More sensible, probably, would be to pull out and get as fit as he can for Wimbledon, accepting the underlying problem will still be there but not aggravated by playing any more on clay, which is the root cause of his troubles.

Or he can withdraw from the Tour altogether in mid-season, as Nadal did, and stay away for as long as it takes to get it right. That is by some way the toughest route: the Nadal Option.

The Spaniard is in the final phase of his career and he knows from day to day there are no guarantees. After losing to Rosol, he was out for seven months and, although he has made a spectacular return, winning 35 of 37 matches, he revealed week he still cannot practise for longer than 50 minutes at a time because his knees will not stand it. To get through a five-set match that might last five hours, Nadal has to prepare for an excruciating experience. So does Murray.

When I asked Murray if surgery was an option, a look of dread spread across his face, he paused and whispered: "I don't know … I don't know." His mood mirrored the frustration and anger he felt last year when Virginia Wade, Boris Becker and John McEnroe all wondered about his temperament when he struggled through back pain to beat Jarkko Nieminen early in the French Open. "I'm not accepting it anymore," he said then, "because it's not fair. I think eight painkilling injections [at one sitting] in your back before the French Open justifies a genuine injury."

But he seems to be weary of the needle. Murray's strategy has been to nurse genetic fault lines in his knees and ankles through a schedule that starts in January and ends in November, hoping that the related and potentially more serious problem, the disc-related pain in his lower back that forced him to quit in Rome this week for the first time in 529 matches, will not end it all – or leave him hobbling into his middle age.

He is not alone. Take a look around this tournament in Rome. There were wrecked bodies everywhere: Janko Tipsarevic, Xavier Malisse, Philipp Kohlschreiber, Maria Sharapova, Ekaterina Makarova, Maria Kirilenko, Ayumi Morita … and this is a relatively light casualty list of muscle strains and viruses, the routine price of non-stop travel, practice and competition. Even Roger Federer, 32 in August, took seven weeks off this year to give himself the best chance of winning another slam. Others are knocked out for weeks, months or even years.

On Saturday Venus Williams watched her now fit-again sister Serena beat the Romanian qualifier Simona Halep to reach the final, knowing she herself can never be sure when Sjogren's Syndrome, the incurable auto-immune disease she has had for nearly two years, will cut her down. "It scares me," Venus said recently. But tennis is her life, so she plays on. When she lost to Laura Robson this week, she looked pitifully thin, yet still hit with as much of her old muscle as she could.

Robin Soderling, the only player to beat Nadal in Paris and who has not played since July 2011 because of glandular fever – the virus Heather Watson hopes to beat in time for Roland Garros – articulated best the feeling of despair that can debilitate a professional athlete. "The hope, the hopelessness, then the hope again, then the hopelessness – that really kills me," he said once.

Murray's mother, Judy, reckons he "needs to be cautious". Novak Djokovic offers a tougher assessment. "I've had many occasions in my career when I didn't feel well, when I was injured, and I played all the way through."

Who will Murray listen to? Perhaps the one man who was not in Rome but should have been: his coach, Ivan Lendl. As a player, Lendl twice skipped Paris (where he had already won) to try to add Wimbledon to his other slam victories, although he never managed it. But the strategy was right and, just as Lendl had the poorest shot at Wimbledon, Murray is least likely to win in Paris, especially now. I think Lendl will tell Murray to forget Roland Garros, rest, then give Wimbledon all he has got – because who knows what physical shape Nadal, Federer and Djokovic will be in by then? In this age of week-by-week uncertainty, nobody.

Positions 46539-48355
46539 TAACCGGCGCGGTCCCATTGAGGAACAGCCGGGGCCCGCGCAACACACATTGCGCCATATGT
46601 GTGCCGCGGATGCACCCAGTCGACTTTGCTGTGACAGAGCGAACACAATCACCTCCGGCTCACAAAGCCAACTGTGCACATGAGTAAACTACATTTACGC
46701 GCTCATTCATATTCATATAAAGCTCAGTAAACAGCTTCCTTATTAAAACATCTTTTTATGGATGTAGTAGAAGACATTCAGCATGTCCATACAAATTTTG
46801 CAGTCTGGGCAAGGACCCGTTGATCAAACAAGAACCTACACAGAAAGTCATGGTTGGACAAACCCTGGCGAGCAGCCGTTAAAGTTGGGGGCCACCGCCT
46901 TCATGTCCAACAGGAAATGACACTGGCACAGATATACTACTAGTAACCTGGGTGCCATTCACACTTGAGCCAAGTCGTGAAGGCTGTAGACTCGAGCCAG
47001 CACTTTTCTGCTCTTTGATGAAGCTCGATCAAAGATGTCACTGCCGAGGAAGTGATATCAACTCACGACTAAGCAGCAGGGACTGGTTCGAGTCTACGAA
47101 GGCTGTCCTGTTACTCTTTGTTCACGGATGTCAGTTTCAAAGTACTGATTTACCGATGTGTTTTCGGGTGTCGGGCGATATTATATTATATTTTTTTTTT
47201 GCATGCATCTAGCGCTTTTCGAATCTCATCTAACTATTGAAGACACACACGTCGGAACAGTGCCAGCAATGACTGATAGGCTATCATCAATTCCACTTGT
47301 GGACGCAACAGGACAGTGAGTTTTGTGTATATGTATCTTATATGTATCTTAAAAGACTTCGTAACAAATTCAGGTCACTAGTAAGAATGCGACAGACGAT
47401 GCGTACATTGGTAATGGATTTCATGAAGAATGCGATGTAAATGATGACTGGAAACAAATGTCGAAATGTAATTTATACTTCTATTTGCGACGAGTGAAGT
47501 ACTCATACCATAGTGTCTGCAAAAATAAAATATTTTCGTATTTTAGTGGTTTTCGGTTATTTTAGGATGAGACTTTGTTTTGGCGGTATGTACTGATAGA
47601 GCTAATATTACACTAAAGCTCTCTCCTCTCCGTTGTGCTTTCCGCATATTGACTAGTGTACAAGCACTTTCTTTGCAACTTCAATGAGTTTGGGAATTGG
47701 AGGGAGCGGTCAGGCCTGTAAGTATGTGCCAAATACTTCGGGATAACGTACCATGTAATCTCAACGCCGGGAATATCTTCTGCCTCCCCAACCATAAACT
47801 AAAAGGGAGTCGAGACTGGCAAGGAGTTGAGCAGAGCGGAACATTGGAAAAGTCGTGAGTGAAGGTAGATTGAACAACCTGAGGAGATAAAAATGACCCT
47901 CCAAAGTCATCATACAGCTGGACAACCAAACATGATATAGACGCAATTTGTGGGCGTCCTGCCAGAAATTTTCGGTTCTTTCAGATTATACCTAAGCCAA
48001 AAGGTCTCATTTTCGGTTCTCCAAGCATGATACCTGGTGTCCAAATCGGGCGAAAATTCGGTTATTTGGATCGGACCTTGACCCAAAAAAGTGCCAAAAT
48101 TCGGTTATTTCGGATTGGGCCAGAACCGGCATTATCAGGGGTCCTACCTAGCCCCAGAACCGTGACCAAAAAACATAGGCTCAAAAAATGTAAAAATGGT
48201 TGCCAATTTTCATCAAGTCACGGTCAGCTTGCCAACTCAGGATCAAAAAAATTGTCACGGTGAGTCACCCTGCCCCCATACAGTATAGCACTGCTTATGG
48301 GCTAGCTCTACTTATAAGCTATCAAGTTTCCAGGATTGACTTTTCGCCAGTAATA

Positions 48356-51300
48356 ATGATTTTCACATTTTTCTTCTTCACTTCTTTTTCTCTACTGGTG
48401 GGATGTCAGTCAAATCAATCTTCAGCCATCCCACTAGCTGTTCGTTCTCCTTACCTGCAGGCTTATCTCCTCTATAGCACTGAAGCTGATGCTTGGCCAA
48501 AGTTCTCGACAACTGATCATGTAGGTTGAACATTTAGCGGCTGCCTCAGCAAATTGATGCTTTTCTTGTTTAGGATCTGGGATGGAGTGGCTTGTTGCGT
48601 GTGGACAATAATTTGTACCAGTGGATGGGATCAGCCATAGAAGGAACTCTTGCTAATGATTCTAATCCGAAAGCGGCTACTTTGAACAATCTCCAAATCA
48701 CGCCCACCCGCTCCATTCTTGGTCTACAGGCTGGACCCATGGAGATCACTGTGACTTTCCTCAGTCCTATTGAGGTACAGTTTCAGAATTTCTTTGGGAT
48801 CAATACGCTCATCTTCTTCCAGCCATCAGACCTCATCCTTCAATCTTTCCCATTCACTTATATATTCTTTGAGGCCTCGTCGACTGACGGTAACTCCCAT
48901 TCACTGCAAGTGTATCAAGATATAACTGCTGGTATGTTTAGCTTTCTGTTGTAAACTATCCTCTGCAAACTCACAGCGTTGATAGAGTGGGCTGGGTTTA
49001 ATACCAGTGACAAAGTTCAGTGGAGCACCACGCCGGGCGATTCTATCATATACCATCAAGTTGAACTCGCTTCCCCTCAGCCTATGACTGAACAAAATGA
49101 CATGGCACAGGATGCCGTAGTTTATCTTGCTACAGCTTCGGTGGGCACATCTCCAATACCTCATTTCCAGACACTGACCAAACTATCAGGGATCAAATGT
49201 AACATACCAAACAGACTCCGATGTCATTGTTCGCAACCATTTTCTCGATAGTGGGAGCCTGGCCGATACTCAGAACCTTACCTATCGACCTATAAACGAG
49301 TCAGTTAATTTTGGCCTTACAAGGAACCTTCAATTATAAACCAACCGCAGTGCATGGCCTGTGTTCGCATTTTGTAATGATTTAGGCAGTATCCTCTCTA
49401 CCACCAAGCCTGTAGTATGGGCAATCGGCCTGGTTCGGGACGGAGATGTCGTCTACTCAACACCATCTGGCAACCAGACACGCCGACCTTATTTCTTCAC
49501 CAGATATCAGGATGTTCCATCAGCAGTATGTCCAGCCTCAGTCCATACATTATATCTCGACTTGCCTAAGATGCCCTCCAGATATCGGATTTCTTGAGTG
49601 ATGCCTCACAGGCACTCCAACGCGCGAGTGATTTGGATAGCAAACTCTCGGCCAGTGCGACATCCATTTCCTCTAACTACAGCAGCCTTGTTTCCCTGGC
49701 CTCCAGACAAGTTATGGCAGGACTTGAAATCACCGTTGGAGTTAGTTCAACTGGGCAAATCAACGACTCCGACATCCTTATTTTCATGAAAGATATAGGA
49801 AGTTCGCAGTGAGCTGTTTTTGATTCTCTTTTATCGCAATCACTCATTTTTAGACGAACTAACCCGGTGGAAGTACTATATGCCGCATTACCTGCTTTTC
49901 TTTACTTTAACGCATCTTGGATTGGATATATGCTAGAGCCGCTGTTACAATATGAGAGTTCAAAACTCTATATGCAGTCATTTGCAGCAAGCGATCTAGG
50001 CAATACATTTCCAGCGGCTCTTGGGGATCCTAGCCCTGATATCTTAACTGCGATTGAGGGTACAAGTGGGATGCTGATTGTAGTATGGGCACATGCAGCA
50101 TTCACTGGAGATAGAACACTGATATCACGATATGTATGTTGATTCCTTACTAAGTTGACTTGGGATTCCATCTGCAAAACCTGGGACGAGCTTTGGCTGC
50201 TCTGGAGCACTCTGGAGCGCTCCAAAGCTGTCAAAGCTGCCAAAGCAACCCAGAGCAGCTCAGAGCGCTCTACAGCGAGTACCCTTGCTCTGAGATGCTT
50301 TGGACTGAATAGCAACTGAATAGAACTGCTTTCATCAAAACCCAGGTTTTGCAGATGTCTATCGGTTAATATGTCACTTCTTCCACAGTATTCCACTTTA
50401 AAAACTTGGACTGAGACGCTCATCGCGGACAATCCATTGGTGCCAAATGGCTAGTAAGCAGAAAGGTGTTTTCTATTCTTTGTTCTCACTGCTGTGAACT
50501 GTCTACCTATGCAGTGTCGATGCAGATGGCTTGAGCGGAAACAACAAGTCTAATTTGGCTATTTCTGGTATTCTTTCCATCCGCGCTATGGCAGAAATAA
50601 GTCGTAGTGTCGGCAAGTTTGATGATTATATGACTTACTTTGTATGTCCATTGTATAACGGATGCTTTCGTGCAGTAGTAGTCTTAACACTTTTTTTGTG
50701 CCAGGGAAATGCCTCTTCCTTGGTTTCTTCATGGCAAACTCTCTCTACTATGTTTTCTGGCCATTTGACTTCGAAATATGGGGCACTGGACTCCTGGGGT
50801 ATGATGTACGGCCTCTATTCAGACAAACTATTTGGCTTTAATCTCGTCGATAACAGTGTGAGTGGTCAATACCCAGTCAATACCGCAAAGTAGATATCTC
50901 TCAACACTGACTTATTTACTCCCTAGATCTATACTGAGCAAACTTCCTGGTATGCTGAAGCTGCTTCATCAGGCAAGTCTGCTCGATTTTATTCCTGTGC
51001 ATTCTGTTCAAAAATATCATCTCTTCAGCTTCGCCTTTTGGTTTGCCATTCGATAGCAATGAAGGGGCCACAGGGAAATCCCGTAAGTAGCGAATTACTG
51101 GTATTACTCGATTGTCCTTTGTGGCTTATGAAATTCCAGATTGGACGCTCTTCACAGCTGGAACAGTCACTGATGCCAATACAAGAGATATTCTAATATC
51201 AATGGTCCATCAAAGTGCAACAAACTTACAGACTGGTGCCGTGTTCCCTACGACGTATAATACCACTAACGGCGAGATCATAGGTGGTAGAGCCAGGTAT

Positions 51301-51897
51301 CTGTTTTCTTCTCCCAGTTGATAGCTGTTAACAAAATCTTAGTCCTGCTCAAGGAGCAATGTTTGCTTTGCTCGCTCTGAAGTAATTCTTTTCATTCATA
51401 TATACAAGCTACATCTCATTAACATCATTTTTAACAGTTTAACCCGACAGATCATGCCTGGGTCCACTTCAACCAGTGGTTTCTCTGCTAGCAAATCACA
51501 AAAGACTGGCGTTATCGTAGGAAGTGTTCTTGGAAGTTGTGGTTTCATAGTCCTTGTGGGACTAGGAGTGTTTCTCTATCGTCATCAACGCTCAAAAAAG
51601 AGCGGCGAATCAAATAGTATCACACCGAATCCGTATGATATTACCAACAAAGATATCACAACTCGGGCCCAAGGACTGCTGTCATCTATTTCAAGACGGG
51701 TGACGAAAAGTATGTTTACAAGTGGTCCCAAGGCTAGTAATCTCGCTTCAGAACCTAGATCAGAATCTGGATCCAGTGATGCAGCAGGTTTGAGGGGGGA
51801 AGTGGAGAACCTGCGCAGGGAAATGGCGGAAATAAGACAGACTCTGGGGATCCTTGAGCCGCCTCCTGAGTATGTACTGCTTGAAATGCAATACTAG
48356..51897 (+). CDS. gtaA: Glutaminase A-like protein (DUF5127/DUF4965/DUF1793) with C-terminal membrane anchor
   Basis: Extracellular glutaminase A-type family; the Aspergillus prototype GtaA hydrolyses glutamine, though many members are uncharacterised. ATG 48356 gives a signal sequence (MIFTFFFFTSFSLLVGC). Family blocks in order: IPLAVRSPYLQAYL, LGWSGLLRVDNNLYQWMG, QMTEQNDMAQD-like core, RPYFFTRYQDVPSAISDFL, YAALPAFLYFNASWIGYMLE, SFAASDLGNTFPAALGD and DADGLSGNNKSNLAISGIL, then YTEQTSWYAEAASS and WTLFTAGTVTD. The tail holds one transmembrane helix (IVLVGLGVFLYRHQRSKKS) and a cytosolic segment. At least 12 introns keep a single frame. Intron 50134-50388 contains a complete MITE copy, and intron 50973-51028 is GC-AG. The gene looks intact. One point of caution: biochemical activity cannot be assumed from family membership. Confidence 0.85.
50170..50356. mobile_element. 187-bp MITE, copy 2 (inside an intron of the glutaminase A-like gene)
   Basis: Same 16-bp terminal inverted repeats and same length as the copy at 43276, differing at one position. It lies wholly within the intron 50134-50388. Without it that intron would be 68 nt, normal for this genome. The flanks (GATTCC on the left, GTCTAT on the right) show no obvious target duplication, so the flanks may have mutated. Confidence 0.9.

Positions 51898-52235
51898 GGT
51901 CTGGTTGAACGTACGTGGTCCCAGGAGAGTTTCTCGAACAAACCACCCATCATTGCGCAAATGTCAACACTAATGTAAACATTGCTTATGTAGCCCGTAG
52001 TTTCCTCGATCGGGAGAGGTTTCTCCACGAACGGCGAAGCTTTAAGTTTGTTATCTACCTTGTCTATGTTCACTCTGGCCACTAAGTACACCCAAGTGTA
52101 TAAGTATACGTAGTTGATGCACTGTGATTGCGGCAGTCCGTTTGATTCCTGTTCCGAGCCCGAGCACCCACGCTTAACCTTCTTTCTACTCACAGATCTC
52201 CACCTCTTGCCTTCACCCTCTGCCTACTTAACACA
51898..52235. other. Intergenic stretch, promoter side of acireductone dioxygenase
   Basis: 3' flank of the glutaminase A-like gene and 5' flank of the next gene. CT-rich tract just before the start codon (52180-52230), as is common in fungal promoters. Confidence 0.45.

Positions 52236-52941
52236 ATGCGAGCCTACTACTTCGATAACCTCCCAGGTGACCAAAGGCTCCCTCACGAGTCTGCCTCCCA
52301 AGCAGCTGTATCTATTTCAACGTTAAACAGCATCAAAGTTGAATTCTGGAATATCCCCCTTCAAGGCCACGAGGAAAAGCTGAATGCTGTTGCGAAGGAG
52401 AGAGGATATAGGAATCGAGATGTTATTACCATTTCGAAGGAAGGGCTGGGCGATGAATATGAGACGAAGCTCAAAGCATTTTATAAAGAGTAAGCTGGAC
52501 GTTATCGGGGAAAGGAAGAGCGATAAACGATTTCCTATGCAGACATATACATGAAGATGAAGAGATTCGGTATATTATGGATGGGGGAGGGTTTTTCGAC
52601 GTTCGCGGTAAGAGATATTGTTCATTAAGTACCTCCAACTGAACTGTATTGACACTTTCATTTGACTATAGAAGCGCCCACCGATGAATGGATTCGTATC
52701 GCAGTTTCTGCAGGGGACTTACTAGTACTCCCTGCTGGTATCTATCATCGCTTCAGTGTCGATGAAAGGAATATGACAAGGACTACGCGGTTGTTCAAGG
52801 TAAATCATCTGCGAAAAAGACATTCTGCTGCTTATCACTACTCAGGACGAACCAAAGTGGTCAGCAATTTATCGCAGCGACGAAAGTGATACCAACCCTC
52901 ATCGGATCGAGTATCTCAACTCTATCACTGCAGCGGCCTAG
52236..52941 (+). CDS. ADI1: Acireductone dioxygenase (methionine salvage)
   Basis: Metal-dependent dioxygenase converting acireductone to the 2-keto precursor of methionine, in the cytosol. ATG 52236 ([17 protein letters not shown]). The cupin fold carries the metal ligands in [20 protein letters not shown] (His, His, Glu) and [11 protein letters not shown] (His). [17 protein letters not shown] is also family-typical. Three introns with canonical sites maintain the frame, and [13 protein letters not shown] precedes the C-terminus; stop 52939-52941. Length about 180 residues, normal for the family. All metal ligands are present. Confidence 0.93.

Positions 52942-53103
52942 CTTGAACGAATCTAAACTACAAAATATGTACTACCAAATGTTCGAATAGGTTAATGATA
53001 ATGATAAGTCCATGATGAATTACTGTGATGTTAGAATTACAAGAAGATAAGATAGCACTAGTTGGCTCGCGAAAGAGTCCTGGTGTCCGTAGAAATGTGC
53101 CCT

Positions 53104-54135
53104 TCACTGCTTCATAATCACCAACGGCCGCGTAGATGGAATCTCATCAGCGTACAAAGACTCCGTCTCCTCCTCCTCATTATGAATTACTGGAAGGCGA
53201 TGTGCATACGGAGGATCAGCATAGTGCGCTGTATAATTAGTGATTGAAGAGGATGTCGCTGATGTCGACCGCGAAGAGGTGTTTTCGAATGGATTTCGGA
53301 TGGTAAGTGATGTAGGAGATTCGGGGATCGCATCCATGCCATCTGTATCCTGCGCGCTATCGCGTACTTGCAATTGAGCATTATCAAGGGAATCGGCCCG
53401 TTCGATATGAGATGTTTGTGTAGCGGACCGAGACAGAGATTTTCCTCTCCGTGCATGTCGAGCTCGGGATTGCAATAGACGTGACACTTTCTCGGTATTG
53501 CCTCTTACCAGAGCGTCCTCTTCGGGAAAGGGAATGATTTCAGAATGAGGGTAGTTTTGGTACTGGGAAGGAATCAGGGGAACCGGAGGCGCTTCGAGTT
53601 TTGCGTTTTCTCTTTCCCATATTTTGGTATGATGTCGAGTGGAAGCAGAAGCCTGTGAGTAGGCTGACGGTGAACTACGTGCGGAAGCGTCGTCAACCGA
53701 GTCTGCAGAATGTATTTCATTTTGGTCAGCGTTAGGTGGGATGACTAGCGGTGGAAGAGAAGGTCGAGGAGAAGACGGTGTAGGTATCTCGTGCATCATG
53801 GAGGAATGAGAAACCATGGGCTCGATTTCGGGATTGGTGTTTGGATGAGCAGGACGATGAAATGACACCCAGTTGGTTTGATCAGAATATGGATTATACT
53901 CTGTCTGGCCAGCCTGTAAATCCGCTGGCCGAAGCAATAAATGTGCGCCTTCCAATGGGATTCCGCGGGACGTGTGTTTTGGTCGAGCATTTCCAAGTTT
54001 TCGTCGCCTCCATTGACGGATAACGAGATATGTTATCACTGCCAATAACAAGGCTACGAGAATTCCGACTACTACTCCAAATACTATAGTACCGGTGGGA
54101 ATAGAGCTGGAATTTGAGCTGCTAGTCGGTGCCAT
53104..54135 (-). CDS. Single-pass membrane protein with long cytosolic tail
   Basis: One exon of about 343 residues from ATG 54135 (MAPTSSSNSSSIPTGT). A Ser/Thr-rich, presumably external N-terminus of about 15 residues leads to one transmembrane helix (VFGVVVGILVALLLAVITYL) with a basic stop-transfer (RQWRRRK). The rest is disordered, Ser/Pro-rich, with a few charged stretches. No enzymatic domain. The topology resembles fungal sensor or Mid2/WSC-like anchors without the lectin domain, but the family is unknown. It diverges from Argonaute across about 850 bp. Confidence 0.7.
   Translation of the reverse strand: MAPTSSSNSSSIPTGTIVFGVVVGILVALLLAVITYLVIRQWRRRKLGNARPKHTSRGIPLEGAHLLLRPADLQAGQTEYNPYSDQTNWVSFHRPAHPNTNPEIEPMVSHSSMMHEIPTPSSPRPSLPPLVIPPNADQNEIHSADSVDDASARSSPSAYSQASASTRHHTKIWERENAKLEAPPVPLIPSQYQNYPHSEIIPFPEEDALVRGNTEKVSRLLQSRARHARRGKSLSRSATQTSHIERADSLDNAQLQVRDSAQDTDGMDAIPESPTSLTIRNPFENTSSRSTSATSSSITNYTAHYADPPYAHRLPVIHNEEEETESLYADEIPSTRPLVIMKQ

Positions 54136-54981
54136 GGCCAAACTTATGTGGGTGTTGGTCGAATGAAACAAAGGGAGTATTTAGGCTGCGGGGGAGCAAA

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Tessie
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Re: News Articles « Reply #6098 on: May 20, 2013, 05:31 PM »
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Interesting comment.  "The one man who wasn't in Rome but  should have been ".  Not sure if I agree or not.
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tamila
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Re: News Articles « Reply #6099 on: May 20, 2013, 06:20 PM »
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Just read the article on Eurosport from Virginia Wade.  My feeling is that she is getting at him again.
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Rachie
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Re: News Articles « Reply #6100 on: May 20, 2013, 06:37 PM »
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Why is she making out like Andy is not trying on clay because he 'dosen't like it'! Andy is doing his best, given his current situaion FFS! She'll not be on Judmoo xmas card list.
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myren
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Re: News Articles « Reply #6101 on: May 20, 2013, 07:42 PM »
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I agree.  There is an inference in her comments "he gets nervous and thinks he isn't going to recover" that seeks to minimise  a painful  physical injury.  No small amount of arrogance on the part of Ms. Wade to presume she is qualified to make a medical assessment.
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angiebabez
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Andy Murray Wimbledon Champion 2013

Re: News Articles « Reply #6102 on: May 20, 2013, 08:22 PM »
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Work has started on the tennis courts at cromlix house. Judy tweeted a pic earlier


http://www.thecourier.co.uk/news/scotland/andy-murray-s-mum-courts-attention-with-tweet-1.94569
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teejay1
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Courage doesn't always roar - but wins Wimbledon

Re: News Articles « Reply #6103 on: May 20, 2013, 08:51 PM »
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Why is she making out like Andy is not trying on clay because he 'dosen't like it'! Andy is doing his best, given his current situaion FFS! She'll not be on Judmoo xmas card list.

VW's just a bitter old cow. Someone should tell her what to go and do with herself.
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Alis
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Re: News Articles « Reply #6104 on: May 20, 2013, 09:05 PM »
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VW's just a bitter old cow. Someone should tell her what to go and do with herself.

I wish Andy would do just that!